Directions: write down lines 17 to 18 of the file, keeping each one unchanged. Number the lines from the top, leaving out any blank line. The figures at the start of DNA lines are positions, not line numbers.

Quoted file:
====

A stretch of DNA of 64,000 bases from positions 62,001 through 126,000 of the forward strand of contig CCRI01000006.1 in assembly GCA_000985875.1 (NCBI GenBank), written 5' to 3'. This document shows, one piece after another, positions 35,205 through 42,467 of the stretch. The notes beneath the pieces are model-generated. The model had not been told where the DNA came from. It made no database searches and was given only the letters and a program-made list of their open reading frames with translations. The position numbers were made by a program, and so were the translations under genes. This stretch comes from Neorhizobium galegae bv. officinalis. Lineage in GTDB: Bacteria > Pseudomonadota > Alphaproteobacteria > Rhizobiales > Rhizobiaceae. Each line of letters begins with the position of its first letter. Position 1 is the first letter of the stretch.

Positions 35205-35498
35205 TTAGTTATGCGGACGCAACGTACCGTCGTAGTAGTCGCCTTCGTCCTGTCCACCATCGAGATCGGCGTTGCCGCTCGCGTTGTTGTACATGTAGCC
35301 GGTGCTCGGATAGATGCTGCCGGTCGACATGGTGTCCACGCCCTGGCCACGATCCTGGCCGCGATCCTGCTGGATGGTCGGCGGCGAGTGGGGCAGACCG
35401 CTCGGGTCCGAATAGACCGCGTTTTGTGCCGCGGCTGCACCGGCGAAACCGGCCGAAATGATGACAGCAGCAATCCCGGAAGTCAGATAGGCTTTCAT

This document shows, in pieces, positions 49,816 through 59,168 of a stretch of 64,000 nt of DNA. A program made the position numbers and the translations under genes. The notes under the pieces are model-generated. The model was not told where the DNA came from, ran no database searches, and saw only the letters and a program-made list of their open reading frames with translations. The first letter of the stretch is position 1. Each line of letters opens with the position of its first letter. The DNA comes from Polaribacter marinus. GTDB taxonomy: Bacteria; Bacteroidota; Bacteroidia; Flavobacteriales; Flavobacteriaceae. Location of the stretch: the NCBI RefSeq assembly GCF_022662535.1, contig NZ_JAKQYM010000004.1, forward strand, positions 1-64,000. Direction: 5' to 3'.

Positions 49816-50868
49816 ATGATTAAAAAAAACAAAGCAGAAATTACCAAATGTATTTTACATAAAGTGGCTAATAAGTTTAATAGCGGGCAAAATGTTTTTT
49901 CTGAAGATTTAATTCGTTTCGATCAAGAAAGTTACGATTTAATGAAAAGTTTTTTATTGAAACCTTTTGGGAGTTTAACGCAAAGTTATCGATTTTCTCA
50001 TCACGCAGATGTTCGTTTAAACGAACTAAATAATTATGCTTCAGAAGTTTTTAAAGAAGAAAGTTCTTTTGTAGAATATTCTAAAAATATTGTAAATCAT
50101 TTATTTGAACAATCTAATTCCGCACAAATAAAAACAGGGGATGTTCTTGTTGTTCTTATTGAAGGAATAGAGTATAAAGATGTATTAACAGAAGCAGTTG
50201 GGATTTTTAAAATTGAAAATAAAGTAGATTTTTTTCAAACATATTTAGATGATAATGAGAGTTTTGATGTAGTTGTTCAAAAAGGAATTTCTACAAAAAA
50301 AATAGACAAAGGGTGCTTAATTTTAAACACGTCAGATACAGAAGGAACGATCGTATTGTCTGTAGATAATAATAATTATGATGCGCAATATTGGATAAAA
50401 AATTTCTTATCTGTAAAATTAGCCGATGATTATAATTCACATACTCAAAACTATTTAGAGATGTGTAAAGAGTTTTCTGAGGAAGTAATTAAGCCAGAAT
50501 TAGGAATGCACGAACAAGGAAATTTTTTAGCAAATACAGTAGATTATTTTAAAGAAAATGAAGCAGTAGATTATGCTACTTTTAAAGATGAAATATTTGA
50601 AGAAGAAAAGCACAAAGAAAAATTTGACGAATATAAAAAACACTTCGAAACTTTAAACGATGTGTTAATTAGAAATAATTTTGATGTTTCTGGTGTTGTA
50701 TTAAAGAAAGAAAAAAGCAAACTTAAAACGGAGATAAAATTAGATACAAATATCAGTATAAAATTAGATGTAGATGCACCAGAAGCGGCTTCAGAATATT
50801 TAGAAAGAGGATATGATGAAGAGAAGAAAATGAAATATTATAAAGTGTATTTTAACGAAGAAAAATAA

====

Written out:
50701 TTAAAGAAAGAAAAAAGCAAACTTAAAACGGAGATAAAATTAGATACAAATATCAGTATAAAATTAGATGTAGATGCACCAGAAGCGGCTTCAGAATATT
50801 TAGAAAGAGGATATGATGAAGAGAAGAAAATGAAATATTATAAAGTGTATTTTAACGAAGAAAAATAA